Our fees are fixed and includes providing all face to face advice concerning the proper completion and grant and applying to the Court to register the Lasting Power.

We offer a home service for clients in Havering including Romford Hornchurch Harold Wood Harold Hill Gidea Park Barking and Dagenham who require a Lasting Power of Attorney.

Who are you?

Kenneth Elliott + Rowe are a firm of solicitors in Romford Essex who specialise in dealing with Lasting Powers of Attorneys. We can assist you in setting up the Power of Attorney for you or your family members with confidential and expert advice on your needs going forward.

What steps do I take now?

If you would like to make an appointment please telephone us on (01708) 757575 and ask for David Farr or email david.farr@ker.co.uk




6 comments on “Lasting Power of Attorney Guide – Romford Solicitors

solicitors fees for lasting power of attorney

Can you let me know the fees you charge of a Lasting power of attorney please.


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Can i just not use an ordinary power of attorney for my mother. I cant see why we cannot use this instead of a lasting power of attonrey. can you explain in laymans terms.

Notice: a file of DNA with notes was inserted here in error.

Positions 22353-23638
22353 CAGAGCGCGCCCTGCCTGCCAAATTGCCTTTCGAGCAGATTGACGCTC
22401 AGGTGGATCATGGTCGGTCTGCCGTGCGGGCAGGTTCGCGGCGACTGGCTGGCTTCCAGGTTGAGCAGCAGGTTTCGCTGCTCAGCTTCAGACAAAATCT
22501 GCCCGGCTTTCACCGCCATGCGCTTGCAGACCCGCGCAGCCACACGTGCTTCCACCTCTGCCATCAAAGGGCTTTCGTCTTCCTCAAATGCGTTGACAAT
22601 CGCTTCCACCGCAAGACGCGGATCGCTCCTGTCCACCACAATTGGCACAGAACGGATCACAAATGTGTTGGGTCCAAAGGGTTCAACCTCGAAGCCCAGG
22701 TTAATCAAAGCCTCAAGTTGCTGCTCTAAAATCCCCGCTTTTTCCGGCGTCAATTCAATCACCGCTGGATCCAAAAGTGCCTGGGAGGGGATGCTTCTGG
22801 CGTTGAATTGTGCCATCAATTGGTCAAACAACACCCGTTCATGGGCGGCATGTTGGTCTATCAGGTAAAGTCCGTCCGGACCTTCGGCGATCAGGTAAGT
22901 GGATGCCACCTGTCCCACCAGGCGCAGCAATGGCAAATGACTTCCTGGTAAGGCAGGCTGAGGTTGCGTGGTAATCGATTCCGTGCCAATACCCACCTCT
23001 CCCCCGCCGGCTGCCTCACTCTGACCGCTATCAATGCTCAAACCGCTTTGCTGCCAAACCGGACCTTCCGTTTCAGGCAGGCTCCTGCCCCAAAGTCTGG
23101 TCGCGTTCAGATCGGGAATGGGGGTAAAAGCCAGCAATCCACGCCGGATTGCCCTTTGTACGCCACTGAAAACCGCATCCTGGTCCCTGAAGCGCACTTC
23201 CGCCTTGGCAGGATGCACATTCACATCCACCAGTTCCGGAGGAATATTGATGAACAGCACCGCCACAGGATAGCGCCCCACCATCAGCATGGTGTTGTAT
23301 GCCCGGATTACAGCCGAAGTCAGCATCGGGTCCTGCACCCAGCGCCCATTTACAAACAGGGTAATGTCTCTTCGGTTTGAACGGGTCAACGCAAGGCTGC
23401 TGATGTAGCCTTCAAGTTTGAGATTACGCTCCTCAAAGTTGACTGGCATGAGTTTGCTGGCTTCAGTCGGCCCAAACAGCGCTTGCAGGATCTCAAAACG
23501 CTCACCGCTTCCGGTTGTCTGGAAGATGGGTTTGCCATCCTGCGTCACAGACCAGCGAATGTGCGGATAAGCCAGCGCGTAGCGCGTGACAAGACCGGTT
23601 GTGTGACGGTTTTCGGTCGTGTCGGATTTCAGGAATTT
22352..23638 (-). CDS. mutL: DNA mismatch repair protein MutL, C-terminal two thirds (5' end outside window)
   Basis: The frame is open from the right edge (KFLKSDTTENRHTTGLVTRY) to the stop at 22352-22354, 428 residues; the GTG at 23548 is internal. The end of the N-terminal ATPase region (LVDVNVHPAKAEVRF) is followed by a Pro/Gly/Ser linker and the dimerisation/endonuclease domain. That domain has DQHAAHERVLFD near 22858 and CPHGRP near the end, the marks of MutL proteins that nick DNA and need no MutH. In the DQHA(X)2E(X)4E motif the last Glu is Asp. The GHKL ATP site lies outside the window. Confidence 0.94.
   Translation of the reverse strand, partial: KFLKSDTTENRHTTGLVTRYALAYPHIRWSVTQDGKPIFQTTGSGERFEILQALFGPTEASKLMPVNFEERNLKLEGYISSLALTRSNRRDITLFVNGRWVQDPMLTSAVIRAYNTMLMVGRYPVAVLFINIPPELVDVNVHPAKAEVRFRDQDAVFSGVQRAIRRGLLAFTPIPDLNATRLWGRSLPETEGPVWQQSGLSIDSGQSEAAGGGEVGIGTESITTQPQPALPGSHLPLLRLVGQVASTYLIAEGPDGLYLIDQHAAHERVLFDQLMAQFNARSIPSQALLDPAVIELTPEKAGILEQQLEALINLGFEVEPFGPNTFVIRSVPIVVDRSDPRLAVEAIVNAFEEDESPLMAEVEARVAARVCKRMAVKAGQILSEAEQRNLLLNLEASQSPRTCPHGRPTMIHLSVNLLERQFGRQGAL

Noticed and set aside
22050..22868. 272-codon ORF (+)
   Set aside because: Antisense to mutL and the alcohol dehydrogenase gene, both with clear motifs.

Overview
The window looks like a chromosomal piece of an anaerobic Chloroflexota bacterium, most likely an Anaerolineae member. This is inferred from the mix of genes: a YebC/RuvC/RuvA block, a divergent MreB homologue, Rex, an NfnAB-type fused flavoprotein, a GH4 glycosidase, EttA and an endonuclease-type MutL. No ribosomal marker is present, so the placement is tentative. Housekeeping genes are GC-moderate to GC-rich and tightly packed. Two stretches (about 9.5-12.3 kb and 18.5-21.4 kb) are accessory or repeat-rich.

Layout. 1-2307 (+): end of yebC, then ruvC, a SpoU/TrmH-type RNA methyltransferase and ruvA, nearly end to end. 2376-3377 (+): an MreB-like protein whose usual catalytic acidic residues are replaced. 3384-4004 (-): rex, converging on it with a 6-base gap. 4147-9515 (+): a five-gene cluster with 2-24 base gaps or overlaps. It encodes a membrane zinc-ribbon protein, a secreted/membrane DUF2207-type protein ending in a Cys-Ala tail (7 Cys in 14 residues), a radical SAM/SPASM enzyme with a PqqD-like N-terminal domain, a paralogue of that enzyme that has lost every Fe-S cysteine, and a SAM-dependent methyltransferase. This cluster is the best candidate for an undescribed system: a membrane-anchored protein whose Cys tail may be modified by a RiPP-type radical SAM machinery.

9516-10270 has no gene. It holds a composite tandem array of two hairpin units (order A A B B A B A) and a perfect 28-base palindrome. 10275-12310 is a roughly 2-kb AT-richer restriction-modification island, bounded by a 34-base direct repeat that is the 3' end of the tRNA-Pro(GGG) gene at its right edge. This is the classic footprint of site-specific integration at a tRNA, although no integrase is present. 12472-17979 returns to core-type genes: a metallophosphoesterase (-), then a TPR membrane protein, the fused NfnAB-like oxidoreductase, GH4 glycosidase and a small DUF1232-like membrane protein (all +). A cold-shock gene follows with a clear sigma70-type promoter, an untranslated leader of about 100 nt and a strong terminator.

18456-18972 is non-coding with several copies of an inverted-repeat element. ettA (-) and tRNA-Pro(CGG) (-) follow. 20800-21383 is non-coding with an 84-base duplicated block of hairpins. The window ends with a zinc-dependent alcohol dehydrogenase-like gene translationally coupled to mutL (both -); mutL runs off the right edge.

Mark Sadler

    You are correct that an Ordinary Power of Attorney gives you to authority to act on your behalf of your mother but this may only be for a temporary period of time. If your mother lost mental capacity, the Ordinary Power of Attorney will automatically expire. This means it is not suitable if your mother needs someone to manage her affairs after she has lost the ability to do it for herself over the long term.

    We can still prepare ordinary powers of attorney and they are cheaper because you do not need to register them with the Office of the Public Guardian however they are only really suitable for temporary use i.e. if your mother is going on a round the world trip and you want to sell her house for her.

    I hope this is clear.